Chad Gerth

Artist Statement

Candy Wrappers, 2002

 

Moving between the multi-dimensional world we live in and the 2-dimensional world of photography requires a unique transformation. Though photographers and consumers of photography for more than a century have refused to admit it, that which appears in a photograph is no longer a part of this world. In fact, the only things that can retain their original shape (or lack thereof) are ideas.

 

These photographs of candy wrappers make explicit the difference between our physical reality and the fiction of the plane. Not only the photographic plane, but the plane of dissection whereupon 3-dimensional structures become objects for critique and analysis. Though meant to cover the shape of candy or chocolate, these plastic and foil wrappers are actually 2-dimensional surfaces. As they lose their intended shape, they gain new significance–as objects of consumption and seduction.

 

Through the use of language and graphic design, these wrappers become a seductive skin for the stuff within. But how often do we dissect them? How often do we read their 2-dimensional fictional language without the illusion of their 3-dimensional form? Which state is the most truthful?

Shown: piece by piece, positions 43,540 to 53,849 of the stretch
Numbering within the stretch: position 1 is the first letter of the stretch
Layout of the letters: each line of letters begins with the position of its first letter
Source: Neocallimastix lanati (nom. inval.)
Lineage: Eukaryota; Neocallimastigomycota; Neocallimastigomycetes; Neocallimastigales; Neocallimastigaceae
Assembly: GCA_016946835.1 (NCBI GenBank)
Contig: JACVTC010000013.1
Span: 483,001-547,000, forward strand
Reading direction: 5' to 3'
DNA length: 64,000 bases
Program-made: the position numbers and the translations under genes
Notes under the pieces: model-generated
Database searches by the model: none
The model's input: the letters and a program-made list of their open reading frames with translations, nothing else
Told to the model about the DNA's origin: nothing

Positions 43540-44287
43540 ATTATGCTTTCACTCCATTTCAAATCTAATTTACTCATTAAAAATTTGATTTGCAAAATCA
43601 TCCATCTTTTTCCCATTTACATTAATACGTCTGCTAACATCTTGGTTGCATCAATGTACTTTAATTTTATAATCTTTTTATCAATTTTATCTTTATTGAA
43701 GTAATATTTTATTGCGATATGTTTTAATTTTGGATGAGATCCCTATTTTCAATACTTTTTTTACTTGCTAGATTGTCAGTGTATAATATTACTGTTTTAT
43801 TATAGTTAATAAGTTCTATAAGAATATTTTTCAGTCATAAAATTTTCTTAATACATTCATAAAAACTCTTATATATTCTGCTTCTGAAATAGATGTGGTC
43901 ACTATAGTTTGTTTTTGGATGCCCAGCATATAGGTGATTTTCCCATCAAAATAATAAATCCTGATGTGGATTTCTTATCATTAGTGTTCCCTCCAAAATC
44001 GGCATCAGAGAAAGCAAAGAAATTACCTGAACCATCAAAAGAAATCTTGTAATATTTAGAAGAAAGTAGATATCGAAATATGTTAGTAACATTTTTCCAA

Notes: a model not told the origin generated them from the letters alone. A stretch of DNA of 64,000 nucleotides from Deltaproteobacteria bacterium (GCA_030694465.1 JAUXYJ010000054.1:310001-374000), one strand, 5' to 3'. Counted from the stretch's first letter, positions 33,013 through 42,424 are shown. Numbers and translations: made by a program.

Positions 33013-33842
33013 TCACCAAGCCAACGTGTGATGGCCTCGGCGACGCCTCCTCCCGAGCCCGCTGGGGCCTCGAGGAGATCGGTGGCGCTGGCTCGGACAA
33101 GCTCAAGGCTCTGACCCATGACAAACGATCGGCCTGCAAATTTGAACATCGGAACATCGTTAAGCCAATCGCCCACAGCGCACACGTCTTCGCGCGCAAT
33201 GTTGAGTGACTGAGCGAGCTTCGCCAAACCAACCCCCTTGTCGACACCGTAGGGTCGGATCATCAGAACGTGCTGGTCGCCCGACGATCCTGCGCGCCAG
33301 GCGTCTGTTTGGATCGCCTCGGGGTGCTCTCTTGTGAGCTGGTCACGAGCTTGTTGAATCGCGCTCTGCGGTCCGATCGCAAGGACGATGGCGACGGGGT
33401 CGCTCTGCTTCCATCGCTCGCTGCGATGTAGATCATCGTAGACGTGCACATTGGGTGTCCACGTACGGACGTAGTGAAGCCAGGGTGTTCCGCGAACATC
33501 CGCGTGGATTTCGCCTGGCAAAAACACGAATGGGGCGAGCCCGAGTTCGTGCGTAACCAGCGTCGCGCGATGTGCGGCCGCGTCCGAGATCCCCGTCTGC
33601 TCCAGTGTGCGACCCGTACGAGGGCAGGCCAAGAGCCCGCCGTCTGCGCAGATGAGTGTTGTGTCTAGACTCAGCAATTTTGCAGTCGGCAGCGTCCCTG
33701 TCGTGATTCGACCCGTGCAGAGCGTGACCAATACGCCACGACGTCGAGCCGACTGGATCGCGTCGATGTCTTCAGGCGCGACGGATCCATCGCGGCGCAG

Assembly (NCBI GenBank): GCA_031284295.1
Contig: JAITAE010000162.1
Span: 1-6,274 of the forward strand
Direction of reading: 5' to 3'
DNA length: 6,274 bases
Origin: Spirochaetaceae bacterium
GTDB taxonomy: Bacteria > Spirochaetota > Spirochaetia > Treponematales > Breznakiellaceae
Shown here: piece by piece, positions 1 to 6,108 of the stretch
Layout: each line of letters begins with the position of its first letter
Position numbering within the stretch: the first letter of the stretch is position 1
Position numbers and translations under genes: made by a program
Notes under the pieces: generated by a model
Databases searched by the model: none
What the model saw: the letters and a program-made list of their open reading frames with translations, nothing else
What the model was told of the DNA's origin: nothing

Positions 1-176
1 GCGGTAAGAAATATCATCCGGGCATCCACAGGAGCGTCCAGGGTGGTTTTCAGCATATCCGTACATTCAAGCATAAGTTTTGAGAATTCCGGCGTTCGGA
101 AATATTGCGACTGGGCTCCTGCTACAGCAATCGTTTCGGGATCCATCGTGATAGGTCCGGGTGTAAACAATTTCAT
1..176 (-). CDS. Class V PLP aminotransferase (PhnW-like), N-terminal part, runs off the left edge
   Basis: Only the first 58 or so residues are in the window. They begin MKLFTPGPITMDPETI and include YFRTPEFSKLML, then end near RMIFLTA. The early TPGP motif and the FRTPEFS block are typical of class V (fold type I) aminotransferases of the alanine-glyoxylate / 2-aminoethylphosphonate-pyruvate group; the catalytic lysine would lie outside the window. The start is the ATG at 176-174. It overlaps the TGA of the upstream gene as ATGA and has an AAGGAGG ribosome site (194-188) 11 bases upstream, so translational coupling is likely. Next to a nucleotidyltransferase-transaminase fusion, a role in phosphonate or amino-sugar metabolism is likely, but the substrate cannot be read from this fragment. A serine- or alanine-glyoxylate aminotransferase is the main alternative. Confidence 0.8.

Chad Gerth is interested in the intersection of technology, commerce, and contemporary culture. His work comprises time-lapse images of LP records playing, flattened candy wrappers, and the architecture of urban driving ranges in Japan. He works in series, often treating his subjects as biological specimens or scientific studies. Since his emergence in the late 1990s, Gerth has developed his own unique style of photography including the use of photograms; passing light through broken glass and ice directly onto orthographic film to create enigmatic x-ray like images. 

Gerth has written about his work: "Photographs are two-dimensional by nature, so the extra-dimensional information on the surface must be deciphered by some other process, most often memory. Object and event become process; process becomes surface; the surface holds information which can be revealed but not decoded." Gerth was born in 1975 and received his BFA from Ryerson University and his MFA from the Art Institute of Chicago.